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Lars Ulrich Reveals the Secrets Behind Guitar Hero Metallica

sized_Lars-Drumming.jpgDrummer Lars Ulrich recently spoke to Blender about Guitar Hero Metallica (out March 29), which features 28 songs spanning the hard rockers’ entire career, plus 21 tracks by the likes of Motörhead, Lynyrd Skynyrd and Mastodon. Here’s what the outspoken skinsman had to say about devising the game’s set list, rocking that extra-snug motion-capture suit and getting pwned by his kids:


BLENDER: How did you decide the list of songs? Were there any fights between the four of you?

LARS ULRICH: No fights. It really wasn’t that difficult to put together. Since we’re pretty much equally proud of the whole journey—there’s not a particular era that’s extra-nauseating to think back on—we tried to pretty evenly represent all the different phases of Metallica, from Kill ’Em All all the way through Death Magnetic. There are some hits—it’s difficult for me to say that word with a straight face; putting the word hit and Metallica together is always awkward. So there are a few of the well-known toe-tappers, plus a few shredder songs, a few deeper album cuts and some cover stuff.

The only thing that got a little hairy toward the end was the master tapes for Kill ’Em All were nowhere to be found. So we looked at a couple of options. Number one: Do we rerecord the songs? I believe that’s what Aerosmith did for some of their stuff that was missing. Or you can use live versions. But lo and behold, the master tapes for Kill ’Em All were located in a basement in New Jersey—sort of a ninth-inning type of thing—and three tracks from Kill ’Em All were included. Turns out the masters were in the basement of our first manager, Johny Zazula.

B: Which of the game’s songs do you consider a sentimental favorite?

LU: “Hit the Lights,” because it was the first song that me and James sort of did together—it appeared on the Metal Massacre compilation album back in the day. “Hit the Lights” reminds me of the garage in Norwalk, California, at 13004 Curtis & King Rd. That was where James Hetfield and [original bassist] Ron McGovney shared a house together and Metallica came to life in 1982. We spent our time drinking Schnapps and Goldschläger and cheap beer, eating crappy food and putting all these early songs together. The house was unceremoniously demolished 10 to 15 years ago to make way for the fuckin’ 110 freeway.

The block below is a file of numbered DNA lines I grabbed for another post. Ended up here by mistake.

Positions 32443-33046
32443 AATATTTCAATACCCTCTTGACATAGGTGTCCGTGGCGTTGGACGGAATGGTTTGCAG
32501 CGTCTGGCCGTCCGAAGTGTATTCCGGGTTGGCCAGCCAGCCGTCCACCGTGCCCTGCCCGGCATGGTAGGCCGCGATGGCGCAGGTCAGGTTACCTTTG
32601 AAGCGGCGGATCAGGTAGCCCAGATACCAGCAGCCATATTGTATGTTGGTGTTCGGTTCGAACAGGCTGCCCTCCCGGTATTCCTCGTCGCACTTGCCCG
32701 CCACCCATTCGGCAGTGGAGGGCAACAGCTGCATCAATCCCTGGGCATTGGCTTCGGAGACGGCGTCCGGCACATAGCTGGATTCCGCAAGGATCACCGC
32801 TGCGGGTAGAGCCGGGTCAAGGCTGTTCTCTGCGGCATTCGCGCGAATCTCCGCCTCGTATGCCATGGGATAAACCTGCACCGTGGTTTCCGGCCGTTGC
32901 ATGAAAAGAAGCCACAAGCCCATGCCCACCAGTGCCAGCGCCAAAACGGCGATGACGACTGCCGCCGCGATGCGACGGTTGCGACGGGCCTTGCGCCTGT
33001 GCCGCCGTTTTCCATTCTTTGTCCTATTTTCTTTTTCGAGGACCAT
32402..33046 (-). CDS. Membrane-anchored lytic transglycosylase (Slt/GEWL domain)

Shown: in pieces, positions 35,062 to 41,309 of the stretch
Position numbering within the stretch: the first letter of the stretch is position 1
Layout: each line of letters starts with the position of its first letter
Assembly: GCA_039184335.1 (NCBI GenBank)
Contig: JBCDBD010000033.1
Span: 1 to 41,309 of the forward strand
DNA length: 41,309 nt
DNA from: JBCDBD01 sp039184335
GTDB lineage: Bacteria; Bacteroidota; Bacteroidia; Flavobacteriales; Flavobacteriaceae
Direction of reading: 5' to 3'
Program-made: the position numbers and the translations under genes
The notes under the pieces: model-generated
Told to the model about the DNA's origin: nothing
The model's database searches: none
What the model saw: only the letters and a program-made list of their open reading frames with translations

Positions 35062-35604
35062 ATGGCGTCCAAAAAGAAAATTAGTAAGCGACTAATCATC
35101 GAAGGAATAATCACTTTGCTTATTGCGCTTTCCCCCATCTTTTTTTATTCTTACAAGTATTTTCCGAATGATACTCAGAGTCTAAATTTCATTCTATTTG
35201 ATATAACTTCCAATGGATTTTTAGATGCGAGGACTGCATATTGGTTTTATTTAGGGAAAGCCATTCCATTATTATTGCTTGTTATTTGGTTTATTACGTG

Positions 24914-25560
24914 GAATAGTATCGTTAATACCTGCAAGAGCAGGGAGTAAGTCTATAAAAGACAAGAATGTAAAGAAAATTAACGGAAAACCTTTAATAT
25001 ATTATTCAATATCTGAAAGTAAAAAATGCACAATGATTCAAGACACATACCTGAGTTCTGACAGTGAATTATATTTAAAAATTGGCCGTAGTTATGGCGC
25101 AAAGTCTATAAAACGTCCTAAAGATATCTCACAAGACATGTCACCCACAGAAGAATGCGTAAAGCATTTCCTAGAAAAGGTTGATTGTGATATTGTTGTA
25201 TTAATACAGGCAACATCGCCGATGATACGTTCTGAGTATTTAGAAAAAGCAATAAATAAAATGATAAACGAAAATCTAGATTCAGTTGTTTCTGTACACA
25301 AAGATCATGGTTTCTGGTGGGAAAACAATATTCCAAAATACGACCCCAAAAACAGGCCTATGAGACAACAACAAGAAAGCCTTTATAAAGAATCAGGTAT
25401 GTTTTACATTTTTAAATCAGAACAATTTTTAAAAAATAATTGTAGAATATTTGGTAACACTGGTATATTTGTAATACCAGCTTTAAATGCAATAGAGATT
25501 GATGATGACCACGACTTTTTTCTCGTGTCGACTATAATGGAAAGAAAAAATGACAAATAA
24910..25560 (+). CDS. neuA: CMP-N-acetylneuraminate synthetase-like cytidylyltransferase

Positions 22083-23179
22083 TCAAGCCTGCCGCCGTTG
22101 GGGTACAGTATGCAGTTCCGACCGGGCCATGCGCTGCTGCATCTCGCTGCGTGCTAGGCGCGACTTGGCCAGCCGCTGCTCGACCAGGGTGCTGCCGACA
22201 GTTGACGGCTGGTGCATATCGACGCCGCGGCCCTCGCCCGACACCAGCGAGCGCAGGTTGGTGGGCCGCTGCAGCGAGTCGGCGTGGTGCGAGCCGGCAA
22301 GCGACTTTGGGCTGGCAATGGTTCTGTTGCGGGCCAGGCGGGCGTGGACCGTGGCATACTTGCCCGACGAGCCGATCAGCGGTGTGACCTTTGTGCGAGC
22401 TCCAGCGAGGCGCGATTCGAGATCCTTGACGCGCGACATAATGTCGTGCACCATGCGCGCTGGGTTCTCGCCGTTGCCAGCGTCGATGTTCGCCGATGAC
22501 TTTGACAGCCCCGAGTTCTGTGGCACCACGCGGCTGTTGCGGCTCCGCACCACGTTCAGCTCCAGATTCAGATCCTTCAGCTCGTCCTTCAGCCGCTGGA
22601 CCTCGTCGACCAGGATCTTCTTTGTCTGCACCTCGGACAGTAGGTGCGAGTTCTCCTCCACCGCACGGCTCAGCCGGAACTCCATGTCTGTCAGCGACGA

B: Which track is hardest for you drum on in the game?

LU: I look like a complete fuckin’ klutz because I can drum them in real life, but obviously there are slight modifications when it’s transcribed for the game. I have it inbred in me how to play these songs, but then I have to sit and look at little dots on a screen and try to figure out how to play it the way it’s transcribed. Meanwhile, my 10-year-old and my 7-year-old are shredding on the guitars. It’s kind of a mindfuck, sitting there, with my 45 years of semi-glory, and getting toasted by my kids.

B: Which Metallica songs do your kids like to play?

LU: The problem was that on Guitar Hero 3, we were never good enough to earn our way to play “One.” So after a couple of months, my kids didn’t actually believe there was a Metallica song in this fuckin’ game, so I had to call the guys: “Can we get the cheat codes, please?” And the same thing with “Enter Sandman” on Rock Band. I’ll tell you a little secret about the gaming industry: You know who gave me the cheat codes to Rock Band? The guy at Guitar Hero! Isn’t it nice how they all sort of work together in a perverse way?

B: What was the most awkward song to motion-capture?

LU: “The Shortest Straw” was pretty nutty. Very few of these songs are played the way we played them 20 years ago, or even 10 years ago. So you gotta motion-capture it to the album track, which over the years becomes a distant memory. And then you’re sitting on the motion-capture stage and there are 25 to 50 Guitar Hero guys—they’re all fans of the band—and you’re trying to remember what drum fills you did in 1988 in some godforsaken studio in Hollywood. With a song like “The Shortest Straw,” which is pretty progressive, you feel a little bit like a fuckin’ dick. You’re Joe Fuckin’ Cool—you’ve got all these people looking at you—and you’re just fuckin’ up the motion-capture.

And the mo-cap suit certainly doesn’t add to your confidence. It looks like some sort of fuckin’ aerobic, spandex suit, and it’s fuckin’ seven sizes too small. It certainly emphasizes all that extra fuckin’ dessert that you shouldn’t have had. And you’ve got all these fuckin’ reflective balls on the suit. You basically look like a fuckin’ Christmas tree!


For more from Ulrich, plus commentary from singer James Hetfield, pick up the April issue of Blender.
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